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Army Has Difficult Time Diagnosing PTSD


It appears the Army might have a difficult time diagnosing PTSD. The Army has revealed that an estimated 1,000 soldiers were discharged from their duties the year 2005 and 2007 because they diagnosed these brave men and women with a personality disorders rather than PTSD which can be treated.

Army acknowledges problems in diagnosing PTSD

Under demand not only from Congress, but from the public, the Army acknowledged the problem and began to “drastically” cut the number of soldiers given the diagnosis of personality disorders. Advocates for veterans are quite concerned about the stigma and the treatment for a disorder that does not exist for these fearless soldiers that make them ineligible for military health care and other benefits.

"We really have an obligation to go back and make sure troops weren't misdiagnosed," said Dr. Barbara Van Dahlen, a clinical psychologist whose nonprofit "Give an Hour" connects troops with volunteer mental health professionals.

The US Army denies that any soldier was misdiagnosed before 2008, when it drastically cut the number of discharges due to personality disorders and diagnoses of post-traumatic stress disorders began to soar.

The Army regards PTSD as a treatable mental disability caused by the acute stresses of war, the military designation of a personality disorder can have devastating consequences for soldiers. Defined as a "deeply ingrained maladaptive pattern of behavior," a personality disorder is considered a "pre-existing condition" that relieves the military of its duty to pay for the person's health care or combat-related disability pay.

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Sadly, the Army discharged over 1,000 soldiers a year between 2005 and 2007 for having a personality disorder. Interesting, after an article in The Nation magazine exposed the practice, the Defense Department changed its policy and began requiring a top-level review of each case to ensure post-traumatic stress or a brain injury wasn't the underlying cause.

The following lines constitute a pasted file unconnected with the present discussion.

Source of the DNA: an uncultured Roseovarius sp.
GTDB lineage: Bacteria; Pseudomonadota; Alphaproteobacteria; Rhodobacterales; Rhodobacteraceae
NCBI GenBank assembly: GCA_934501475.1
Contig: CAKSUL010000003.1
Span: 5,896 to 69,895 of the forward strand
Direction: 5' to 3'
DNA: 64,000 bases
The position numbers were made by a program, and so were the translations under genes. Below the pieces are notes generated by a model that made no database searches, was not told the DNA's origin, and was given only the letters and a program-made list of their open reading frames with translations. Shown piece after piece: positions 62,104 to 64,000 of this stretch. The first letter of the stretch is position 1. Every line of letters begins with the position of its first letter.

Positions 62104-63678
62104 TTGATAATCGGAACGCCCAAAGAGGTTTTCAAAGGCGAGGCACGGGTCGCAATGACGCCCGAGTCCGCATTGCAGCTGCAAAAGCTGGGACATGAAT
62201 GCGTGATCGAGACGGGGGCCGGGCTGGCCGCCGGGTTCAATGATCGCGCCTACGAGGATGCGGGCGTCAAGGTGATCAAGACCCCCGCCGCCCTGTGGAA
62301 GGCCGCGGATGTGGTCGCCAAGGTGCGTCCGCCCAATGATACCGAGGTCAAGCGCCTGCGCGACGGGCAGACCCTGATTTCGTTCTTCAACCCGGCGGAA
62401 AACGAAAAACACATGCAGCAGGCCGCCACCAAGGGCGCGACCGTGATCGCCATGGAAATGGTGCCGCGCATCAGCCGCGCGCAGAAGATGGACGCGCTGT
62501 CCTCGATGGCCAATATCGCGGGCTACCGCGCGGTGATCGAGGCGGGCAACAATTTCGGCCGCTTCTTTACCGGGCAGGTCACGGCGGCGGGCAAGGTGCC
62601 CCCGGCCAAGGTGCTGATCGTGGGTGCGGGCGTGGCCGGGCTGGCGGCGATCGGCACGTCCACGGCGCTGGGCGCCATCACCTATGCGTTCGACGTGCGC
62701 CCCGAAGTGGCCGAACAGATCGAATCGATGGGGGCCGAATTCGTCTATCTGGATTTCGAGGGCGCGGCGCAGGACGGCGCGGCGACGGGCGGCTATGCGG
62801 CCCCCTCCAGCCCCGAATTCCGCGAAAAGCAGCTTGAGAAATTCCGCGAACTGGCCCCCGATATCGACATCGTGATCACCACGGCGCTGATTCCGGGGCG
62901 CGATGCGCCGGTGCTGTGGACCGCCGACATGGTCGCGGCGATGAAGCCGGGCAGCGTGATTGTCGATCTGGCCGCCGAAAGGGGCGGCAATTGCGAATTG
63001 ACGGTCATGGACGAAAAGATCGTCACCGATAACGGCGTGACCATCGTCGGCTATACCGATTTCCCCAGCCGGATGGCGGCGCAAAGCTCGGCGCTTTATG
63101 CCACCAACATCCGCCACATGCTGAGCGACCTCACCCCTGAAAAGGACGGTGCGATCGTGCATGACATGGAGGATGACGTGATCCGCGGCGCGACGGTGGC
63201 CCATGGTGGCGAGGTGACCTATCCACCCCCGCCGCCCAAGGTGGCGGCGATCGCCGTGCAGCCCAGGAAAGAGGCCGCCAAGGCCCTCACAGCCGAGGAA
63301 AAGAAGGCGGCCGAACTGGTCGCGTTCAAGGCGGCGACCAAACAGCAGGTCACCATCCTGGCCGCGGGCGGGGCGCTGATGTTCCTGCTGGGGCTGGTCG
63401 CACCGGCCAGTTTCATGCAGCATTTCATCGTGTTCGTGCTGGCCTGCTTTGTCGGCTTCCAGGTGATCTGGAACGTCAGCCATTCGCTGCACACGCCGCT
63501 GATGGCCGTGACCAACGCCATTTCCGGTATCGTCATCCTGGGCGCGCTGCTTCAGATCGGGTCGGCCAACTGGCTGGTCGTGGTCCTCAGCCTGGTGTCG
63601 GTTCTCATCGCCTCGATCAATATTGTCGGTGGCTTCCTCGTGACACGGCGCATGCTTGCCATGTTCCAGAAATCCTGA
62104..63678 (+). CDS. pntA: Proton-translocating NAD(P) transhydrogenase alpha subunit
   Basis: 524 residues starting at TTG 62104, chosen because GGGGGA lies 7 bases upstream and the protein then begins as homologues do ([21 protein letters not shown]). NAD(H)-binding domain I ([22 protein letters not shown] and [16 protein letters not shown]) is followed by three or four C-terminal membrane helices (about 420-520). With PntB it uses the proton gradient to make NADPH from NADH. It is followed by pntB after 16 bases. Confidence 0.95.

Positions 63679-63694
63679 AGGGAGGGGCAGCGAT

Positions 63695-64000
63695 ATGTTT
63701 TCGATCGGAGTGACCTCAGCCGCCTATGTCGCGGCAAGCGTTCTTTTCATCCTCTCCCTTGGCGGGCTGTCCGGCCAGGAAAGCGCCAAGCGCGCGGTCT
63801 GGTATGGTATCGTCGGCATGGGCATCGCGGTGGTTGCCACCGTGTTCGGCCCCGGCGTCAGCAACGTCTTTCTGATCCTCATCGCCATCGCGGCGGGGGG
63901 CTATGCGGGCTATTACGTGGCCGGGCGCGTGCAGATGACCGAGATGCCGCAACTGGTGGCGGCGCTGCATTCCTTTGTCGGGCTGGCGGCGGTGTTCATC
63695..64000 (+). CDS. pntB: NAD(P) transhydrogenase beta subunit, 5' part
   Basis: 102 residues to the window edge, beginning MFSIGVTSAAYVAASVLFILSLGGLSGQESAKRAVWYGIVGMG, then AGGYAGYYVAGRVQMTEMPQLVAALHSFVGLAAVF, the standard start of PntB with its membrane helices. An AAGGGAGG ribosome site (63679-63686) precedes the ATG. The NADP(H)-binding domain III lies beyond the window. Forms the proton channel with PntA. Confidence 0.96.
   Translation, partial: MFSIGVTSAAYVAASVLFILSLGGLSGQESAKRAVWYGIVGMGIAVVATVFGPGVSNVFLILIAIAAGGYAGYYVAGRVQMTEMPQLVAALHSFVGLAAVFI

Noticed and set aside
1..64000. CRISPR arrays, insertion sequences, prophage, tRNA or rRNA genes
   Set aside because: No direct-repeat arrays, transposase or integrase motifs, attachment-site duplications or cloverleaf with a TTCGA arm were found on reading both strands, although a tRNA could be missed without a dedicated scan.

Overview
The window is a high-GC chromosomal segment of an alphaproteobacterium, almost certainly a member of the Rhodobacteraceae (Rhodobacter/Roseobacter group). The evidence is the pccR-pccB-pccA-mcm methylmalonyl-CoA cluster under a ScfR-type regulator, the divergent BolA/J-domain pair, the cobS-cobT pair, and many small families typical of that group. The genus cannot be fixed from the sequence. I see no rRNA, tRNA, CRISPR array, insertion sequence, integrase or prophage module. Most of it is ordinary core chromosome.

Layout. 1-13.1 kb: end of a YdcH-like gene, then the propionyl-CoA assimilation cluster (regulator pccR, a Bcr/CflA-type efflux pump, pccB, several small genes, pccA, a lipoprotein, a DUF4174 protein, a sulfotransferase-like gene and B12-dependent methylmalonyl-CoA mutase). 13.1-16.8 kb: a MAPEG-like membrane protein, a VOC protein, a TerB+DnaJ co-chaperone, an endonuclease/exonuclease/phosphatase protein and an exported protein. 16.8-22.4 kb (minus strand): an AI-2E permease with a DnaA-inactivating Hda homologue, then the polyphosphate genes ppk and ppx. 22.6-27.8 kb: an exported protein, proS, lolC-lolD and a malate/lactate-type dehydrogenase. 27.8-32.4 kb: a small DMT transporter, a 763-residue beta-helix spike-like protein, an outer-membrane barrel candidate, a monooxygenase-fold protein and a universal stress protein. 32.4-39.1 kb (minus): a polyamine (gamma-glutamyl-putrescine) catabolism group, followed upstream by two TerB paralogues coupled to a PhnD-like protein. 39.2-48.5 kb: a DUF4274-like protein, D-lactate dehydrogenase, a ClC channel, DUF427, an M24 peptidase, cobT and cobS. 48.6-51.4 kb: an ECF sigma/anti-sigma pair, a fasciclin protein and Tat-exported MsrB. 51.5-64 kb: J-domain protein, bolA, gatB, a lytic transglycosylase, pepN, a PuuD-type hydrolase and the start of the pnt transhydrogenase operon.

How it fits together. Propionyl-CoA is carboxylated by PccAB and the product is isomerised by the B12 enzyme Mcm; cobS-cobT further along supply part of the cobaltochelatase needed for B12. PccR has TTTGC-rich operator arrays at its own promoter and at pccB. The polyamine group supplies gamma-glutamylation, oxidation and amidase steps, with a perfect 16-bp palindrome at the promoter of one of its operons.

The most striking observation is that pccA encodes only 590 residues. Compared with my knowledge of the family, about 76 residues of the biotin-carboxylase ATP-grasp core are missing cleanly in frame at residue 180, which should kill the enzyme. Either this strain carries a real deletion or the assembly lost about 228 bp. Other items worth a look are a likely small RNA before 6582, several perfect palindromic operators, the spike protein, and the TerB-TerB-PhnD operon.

Once the policy changed and the cases got better attention, the annual number of personality disorder cases dropped by 75 percent. Only 260 soldiers were discharged on those grounds in 2009. Coincidentally, At the same time, the number of PTSD cases has skyrocketed and by 2008, more than 14,000 soldiers had been diagnosed with PTSD.

Army officials deny that soldiers were discharged unfairly, saying they reviewed the paperwork of all deployed soldiers dismissed with a personality disorder between 2001 and 2006.

"There's no reason to believe personality discharges would go down so quickly" unless the Army had misdiagnosed hundreds of soldiers each year in the first place, said Bart Stichman, co-director of the National Veterans Legal Services Program.

Stichman's organization is working through a backlog of 130 individual cases of wounded service members who feel they were wrongly denied benefits. Just like in the civilian world where many insurance companies deny coverage for illnesses that develop before a policy is issued, the government can deny a service member veteran health care benefits and combat-related disability pay for pre-existing ailments.

Many soldiers as well as the public are very pleased to know that a congressional inquiry is under way to determine whether the Army is relying on a different designation referred to as an "adjustment disorder to dismiss soldiers and avoid giving them benefits.



The Army and the VA also have problems diagnosing traumatic brain injury (TBI). Both have put an emphasis on imaging to show physical damage despite the fact that according to many brain injury experts that in 75% of cases of TBI no obvious physical damage is apparent. Also, this is not limited to just mild cases as very severe symptoms may be apparent. Furthermore, while some improve over time others do not or even get worse. Often TBI is misdiagnosed or the true severity is underestimated. To make matters worse, these people are often not capable of navigating the maze of paperwork to get the help they need. They are often ignored or patronized by those who are supposed to help because they don't believe they are really hurt. Unfortunately, severe TBI without imaging evidence is all too real and common.